Saturday, November 24, 2012

Self Driving Cars

Whether called "driverless cars" or "robo-cars" the, "auto" mobiles are coming. And although like all new technologies they will bring with them a new set of yet unknown problems, they are being developed  to solve an existing set of problems most of us would like to eliminate.

There has been a lot written about robotic cars and the reader can spend an afternoon reading about the success of, for example the Google car.

While a completely machine-driven vehicle is not on the market today, there are several developments in recent years where sensors and microprocessors already adjust the operation of a vehicle without the driver knowing about it. Anti-lock brakes is one example, as is the parking-assist feature that uses a rear-bumper sensor and other automation technologies.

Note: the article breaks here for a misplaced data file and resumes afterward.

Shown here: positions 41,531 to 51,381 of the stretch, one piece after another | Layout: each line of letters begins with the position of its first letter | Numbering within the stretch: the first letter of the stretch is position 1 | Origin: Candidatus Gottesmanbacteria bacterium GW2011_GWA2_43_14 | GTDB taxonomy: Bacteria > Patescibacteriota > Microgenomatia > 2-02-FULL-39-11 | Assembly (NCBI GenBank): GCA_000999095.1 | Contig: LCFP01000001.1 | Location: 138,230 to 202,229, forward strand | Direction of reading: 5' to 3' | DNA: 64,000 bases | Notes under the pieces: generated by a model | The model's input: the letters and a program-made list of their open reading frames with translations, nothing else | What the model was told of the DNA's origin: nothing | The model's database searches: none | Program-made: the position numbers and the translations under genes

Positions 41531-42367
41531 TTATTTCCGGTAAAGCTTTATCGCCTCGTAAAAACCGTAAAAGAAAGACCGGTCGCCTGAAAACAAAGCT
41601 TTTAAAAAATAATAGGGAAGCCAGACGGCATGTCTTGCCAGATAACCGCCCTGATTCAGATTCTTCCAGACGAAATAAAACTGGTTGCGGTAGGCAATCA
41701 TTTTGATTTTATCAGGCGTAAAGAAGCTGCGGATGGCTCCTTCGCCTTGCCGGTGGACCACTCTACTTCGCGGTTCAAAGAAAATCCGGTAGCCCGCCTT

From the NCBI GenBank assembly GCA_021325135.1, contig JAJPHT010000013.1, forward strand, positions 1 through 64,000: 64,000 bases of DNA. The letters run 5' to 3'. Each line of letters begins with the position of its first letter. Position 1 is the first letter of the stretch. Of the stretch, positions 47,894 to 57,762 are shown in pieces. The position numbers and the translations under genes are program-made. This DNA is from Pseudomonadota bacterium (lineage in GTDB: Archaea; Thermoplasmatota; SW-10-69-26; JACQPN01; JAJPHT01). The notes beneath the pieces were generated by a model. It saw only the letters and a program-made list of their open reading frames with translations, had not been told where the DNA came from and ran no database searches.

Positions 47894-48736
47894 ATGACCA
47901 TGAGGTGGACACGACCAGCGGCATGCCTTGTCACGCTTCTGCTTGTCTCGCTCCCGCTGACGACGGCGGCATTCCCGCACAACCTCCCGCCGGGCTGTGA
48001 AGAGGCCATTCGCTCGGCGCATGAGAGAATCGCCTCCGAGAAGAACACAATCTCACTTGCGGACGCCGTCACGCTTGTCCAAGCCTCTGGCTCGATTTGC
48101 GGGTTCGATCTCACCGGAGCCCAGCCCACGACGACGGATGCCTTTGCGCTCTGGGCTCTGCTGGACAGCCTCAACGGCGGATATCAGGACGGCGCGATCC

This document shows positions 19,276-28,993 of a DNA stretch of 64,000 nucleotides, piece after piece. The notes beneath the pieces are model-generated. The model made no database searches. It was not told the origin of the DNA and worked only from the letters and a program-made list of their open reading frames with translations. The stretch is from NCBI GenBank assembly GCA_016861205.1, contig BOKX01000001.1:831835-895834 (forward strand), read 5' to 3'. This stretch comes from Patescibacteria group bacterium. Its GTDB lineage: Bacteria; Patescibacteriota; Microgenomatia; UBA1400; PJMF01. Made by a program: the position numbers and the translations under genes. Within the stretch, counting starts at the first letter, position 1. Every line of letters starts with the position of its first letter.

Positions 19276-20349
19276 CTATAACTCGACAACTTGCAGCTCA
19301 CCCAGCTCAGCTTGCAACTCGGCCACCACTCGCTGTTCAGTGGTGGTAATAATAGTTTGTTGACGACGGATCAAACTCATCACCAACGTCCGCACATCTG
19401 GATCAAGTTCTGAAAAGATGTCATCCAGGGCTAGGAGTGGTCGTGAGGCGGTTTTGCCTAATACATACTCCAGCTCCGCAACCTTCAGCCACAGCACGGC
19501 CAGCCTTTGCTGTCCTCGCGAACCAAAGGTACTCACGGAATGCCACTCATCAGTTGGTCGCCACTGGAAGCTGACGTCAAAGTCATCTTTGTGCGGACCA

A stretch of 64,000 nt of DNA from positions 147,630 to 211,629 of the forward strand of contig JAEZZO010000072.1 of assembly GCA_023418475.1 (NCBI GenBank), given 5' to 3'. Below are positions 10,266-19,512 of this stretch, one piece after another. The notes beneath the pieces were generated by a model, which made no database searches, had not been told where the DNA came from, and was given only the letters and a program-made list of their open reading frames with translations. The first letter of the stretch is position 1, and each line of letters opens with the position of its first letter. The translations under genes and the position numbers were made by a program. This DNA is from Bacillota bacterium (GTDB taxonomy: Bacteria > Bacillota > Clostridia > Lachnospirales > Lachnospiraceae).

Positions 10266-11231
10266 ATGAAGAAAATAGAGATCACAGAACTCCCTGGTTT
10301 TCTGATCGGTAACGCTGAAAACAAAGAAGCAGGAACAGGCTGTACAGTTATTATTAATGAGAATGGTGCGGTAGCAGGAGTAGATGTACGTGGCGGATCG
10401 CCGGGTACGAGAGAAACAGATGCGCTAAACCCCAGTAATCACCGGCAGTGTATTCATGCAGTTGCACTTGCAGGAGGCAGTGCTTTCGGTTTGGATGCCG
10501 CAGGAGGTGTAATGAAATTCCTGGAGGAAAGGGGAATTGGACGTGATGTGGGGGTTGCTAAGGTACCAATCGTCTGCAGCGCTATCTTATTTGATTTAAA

Many say that once the market is saturated with autonomous vehicles, there will be a reduction in personal ownership of cars in favor of hiring them on demand. After all, a fleet of robot vehicles could easily contain the technology to drive themselves to a person's home when he calls for one via computer. After taking the passenger to the directed location, the vehicle would leave the scene and park itself (perhaps with other idle vehicles) so as to take up as little surface street/lot area as possible.

The system of robots for hire would have a number of ramifications, many of which no doubt I have not thought of yet. But one of them would be to ultimately reduce the competitive nature of car ownership that seems to have dominated the auto culture since the 1950s.